At the end of the summer, my sister dropped off an old book at our house: My Book About Me, by Me, Myself with some help from my friends Dr. Seuss and Roy McKie.
How, oh how, had I managed to forget about this book? It’s the perfect gift for your preschool-to-early-elementary-school-aged kid. I think that I just assumed that they don’t print it anymore, but I was wrong, wrong, wrong.
(For some reason my “More” link isn’t working properly at the moment–there is more, and you can click the title of the blog post to read it.)
The copy my sister brought was filled out by Young Katie. Actually, I filled it out multiple times: first, apparently, by dictating to my father, and later with various writing instruments. In fact, I can recognize my proto-historian tendencies in the note I made that the brown marker was filled out when in 1980, when I was ten.
From it, students of Katiana can observe the evolution of my culinary tastes, for example.
There’s also a section on freckles, where I filled out “I think I have about _____ freckles” with numerous cross-outs as they just kept accumulating. I finally settled on 1,267,000,133, which I can only presume is an approximation in spite of its apparent precision.
Readers glimpse something of 1970s world affairs, as well, in my commentary on other nations “I hate Iran” and “Thank goodness! [I don’t live in Cambodia].” There is also a poignant list of 13 best friends written in pencil that must have dated from junior high school, shortly before I moved away and said good-bye to them all. Happily, at least a couple of the “When I Grow Up, I Want to Be”s came true: writer and mother are both on the list.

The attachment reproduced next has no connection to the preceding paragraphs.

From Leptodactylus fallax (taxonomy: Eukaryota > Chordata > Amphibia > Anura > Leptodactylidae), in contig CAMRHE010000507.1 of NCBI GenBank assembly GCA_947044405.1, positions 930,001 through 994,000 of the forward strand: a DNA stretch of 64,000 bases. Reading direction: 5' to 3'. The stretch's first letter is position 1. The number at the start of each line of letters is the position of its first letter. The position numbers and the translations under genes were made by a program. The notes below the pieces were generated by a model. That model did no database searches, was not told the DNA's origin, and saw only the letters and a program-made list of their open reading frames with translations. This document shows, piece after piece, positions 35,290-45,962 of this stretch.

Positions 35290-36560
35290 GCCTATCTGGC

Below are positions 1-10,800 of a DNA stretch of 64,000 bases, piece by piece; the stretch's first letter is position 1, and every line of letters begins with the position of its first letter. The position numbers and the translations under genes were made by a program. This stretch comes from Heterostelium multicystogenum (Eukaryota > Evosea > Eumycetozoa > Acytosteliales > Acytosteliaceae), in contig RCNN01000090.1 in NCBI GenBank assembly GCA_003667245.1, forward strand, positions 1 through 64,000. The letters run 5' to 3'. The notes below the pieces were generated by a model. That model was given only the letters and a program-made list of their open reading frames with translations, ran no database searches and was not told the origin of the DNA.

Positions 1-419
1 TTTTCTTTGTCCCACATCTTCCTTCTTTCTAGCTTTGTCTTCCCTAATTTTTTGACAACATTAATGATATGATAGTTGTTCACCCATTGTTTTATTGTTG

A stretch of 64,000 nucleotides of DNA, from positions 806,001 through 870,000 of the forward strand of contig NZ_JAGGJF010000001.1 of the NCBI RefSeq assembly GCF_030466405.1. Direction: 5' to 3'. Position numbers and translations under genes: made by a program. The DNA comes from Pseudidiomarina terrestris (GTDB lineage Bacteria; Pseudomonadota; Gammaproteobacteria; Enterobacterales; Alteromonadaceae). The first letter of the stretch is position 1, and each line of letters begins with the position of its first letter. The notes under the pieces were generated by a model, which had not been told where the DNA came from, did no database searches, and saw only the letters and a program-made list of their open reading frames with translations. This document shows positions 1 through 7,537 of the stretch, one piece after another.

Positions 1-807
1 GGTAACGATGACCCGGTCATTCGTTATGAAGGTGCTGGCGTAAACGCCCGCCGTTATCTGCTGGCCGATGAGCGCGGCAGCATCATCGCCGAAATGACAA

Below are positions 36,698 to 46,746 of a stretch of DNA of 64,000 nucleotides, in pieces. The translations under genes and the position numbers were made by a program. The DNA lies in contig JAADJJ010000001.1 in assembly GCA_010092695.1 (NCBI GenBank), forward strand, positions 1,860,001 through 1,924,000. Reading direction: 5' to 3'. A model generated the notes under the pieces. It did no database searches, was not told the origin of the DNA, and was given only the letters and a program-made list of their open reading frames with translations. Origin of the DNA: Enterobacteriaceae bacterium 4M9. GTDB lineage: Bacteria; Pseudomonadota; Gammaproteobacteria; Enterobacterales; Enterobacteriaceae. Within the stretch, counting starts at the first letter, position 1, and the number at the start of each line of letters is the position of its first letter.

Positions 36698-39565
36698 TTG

When the book fell into my hands, some mixture of embarrassment at its contents and chagrin that it hadn’t occurred to me to buy this book for my own daughters caused me to just slide the book onto a shelf without mentioning it to anyone. But with the super-sonic psychic powers of children, the kids located the book right away, and they pored over its contents and all the maternal secrets they contained.
Pretty soon, M said, “I need a copy of this book for myself!” By the time she mentioned it again, I told her that two copies would arrive within a day or two.
Honestly, it felt like a perfect end-of-summer activity. Filling out the book used some brain cells, but it also included the sort of nonsensical activities that: (1) you would expect from Dr. Seuss and (2) are the kind of stuff that you can really only do if you’re a kid on summer vacation.
J browsed and casually dabbled, but M took on the entire book like she was on a mission. I found her poking in the downstairs closet. “I’m counting all of my zippers,” she announced. “I’ve done my whole room, and now I’m checking my backpacks and jackets.” I advised her to remember her sleeping bag and ski pants. But the funniest is the autographs page, a page full of lines on which a scavenger hunt crowd of people can sign. As a child, I chose to forge signatures with a series of wavy lines, because approaching adults was simply too terrifying. Not M. She’s already trolled the neighborhood and obtained the signatures of a mail carrier and a man with a beard!
It’s a fun book for the kids, and I love seeing the answers to their questions now, and knowing that we’ve got them preserved for history. How else would my great-grandchildren know how many zippers their grandma owned way back in 2014?